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According to the Collins English Dictionary 10th Edition fraud can be defined as: "deceit, trickery, sharp practice, or breach of confidence, perpetrated for profit or to gain some unfair or dishonest advantage".[1] In the broadest sense, a fraud is an intentional deception made for personal gain or to damage another individual; the related adjective is fraudulent. The specific legal definition varies by legal jurisdiction. Fraud is a crime, and also a civil law violation. Defrauding people or entities of money or valuables is a common purpose of fraud, but there have also been fraudulent "discoveries", e.g. in science, to gain prestige rather than immediate monetary gain
*As defined in Wikipedia

Friday, January 28, 2011

Goldman Sachs Contributed Vastly to The Financial Meltdown

The headline of the excerpt below says it all: Goldman Sachs is very much responsible for the size and length of the financial disaster that came to a head in 2008. The Financial Crisis Inquiry Report is a very large book-length document but one that is not difficult to read. In Chapter 8 entitled "The CDO Machine" a small section is devoted to Goldman Sachs beginning on page 142. It is worth reading but really doesn't tell us any more than what we have already been reading and writing about. Here's the excerpt:


Henry Paulson, the CEO of Goldman Sachs from 1999 until he became secretary of

the Treasury in 2006, testified to the FCIC that by the time he became secretary many

bad loans already had been issued—“most of the toothpaste was out of the tube”—

and that “there really wasn’t the proper regulatory apparatus to deal with it.”96 Paulson

provided examples: “Subprime mortgages went from accounting for 5 percent of

total mortgages in 1994 to 20 percent by 2006. . . . Securitization separated originators

from the risk of the products they originated.” The result, Paulson observed,

was a housing bubble that eventually burst in far more spectacular fashion than

most previous bubbles.”97

The full FCIC report can be found here

The Parker/Spitzer program on CNN on Thursday, January 27, 2011 discusses the report.

You can see the video here

It is important to add some information about the creation of the FCIC which added to its weakness as a form of inquiry. Thank you for the comment left by Anonymous. See Barry Ritholtz (The Big Picture) discussion on Weill's column found here.


Anonymous said...

The money used to cover up their losses could have been helping these people! As an entity goldman is garbage.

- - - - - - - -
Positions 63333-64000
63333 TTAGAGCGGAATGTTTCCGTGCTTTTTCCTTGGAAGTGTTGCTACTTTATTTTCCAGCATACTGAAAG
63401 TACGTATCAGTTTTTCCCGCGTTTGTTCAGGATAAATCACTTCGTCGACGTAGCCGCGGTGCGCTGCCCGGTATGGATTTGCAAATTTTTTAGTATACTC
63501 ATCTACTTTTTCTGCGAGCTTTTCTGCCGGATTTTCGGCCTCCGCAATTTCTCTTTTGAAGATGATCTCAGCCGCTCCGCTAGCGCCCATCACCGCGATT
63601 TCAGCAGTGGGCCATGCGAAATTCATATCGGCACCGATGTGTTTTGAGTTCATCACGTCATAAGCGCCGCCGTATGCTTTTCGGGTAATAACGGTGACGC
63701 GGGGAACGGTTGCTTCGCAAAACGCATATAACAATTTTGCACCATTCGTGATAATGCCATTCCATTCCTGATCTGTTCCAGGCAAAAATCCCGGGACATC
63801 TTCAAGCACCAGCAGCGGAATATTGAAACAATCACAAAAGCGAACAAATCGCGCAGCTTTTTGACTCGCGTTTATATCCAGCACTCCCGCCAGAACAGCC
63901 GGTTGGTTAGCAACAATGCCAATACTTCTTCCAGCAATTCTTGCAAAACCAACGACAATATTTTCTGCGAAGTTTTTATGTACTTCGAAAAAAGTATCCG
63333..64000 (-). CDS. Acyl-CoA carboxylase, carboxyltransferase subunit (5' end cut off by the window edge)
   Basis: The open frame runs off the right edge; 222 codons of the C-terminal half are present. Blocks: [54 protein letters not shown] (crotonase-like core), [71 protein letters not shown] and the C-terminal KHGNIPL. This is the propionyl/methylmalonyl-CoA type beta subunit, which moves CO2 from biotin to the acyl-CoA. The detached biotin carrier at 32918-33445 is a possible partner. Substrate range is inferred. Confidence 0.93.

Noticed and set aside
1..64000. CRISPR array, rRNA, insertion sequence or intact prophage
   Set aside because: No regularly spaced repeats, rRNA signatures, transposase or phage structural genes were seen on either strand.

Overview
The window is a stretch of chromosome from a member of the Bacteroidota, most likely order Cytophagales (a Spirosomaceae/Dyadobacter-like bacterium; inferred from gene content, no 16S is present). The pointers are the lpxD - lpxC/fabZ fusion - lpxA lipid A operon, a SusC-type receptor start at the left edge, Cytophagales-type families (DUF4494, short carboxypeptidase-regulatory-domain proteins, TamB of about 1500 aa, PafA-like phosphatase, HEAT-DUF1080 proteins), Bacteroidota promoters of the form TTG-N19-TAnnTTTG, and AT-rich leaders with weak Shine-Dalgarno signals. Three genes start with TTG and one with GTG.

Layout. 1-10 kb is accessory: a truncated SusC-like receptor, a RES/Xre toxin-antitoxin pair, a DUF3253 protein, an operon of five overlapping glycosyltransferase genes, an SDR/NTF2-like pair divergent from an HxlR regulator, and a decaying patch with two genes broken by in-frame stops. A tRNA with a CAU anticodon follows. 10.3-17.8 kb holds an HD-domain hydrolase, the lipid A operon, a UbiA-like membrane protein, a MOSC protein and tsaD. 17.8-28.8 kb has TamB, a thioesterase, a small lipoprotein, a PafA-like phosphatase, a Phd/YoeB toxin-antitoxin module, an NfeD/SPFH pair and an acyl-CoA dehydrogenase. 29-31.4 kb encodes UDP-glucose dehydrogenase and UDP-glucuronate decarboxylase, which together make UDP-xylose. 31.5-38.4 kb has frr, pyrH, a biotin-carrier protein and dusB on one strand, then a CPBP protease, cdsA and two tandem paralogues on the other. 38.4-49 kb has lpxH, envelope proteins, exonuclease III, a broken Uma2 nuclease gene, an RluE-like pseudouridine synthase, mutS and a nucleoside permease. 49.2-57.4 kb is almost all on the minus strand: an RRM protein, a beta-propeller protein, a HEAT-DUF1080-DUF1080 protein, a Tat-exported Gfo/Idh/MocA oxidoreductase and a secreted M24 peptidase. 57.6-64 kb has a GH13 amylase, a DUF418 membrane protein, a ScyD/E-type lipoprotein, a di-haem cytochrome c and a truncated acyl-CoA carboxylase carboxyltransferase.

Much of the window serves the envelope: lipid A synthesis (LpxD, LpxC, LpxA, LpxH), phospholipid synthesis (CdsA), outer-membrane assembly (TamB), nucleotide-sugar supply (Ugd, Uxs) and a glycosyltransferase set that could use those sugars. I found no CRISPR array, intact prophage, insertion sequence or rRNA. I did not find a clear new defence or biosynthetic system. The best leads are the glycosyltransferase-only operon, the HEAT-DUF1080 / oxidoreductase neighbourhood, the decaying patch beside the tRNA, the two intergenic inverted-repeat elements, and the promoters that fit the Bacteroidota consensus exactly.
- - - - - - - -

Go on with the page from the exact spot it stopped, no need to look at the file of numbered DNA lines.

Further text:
The suburban sunbelt is the scene of terrible poverty

When property prices began to drop, the effects on the area were particularly pernicious. Those in the building or tourism trades, as well as retirees living off their investments—a huge share of the population—quickly felt the pinch. Unemployment soared, from 3.1% on average in 2006 to 13.4% in January of last year (it is 12.3% now). It would be higher still had some not moved away, causing the population of the county, like the state, to fall for the first time in living memory in 2008.

That has left people like Ken struggling to keep body and soul together. He describes how he gave up his cooking job to look after his ailing mother in 2007. When he started to look for work again a few months later, he could find only a part-time job, which soon evaporated. He had no savings, so could no longer afford to rent. He wound up in a tent in a camp for the homeless called Pinellas Hope, which was set up by the Catholic church in the town of Clearwater, 50 miles up the coast from Sarasota. He is relatively lucky: Steve Barton, a carpenter from Ohio, is one of several hundred living in the woods outside Venice, 20 miles south of Sarasota. He has been out of work for over two years, so is no longer eligible for unemployment payments. He lives entirely off charity.

In addition to the cooks, chambermaids and construction workers who hit the skids soon after the recession began, many former professionals have now exhausted their savings and are beginning to fall back on local charities. Angie Sammann, a former loan officer at a bank, is another of the tent-dwellers at Pinellas Hope. She tells the story of how she lost her job due to illness, then her apartment, then part-time work in a deli, then the room she was renting and finally the possessions she had put in storage. She got a month’s work from the Census Bureau last year, but otherwise has not seen a pay cheque for over a year. “I don’t care if I scrub toilets,” she says, “I just want a job.”

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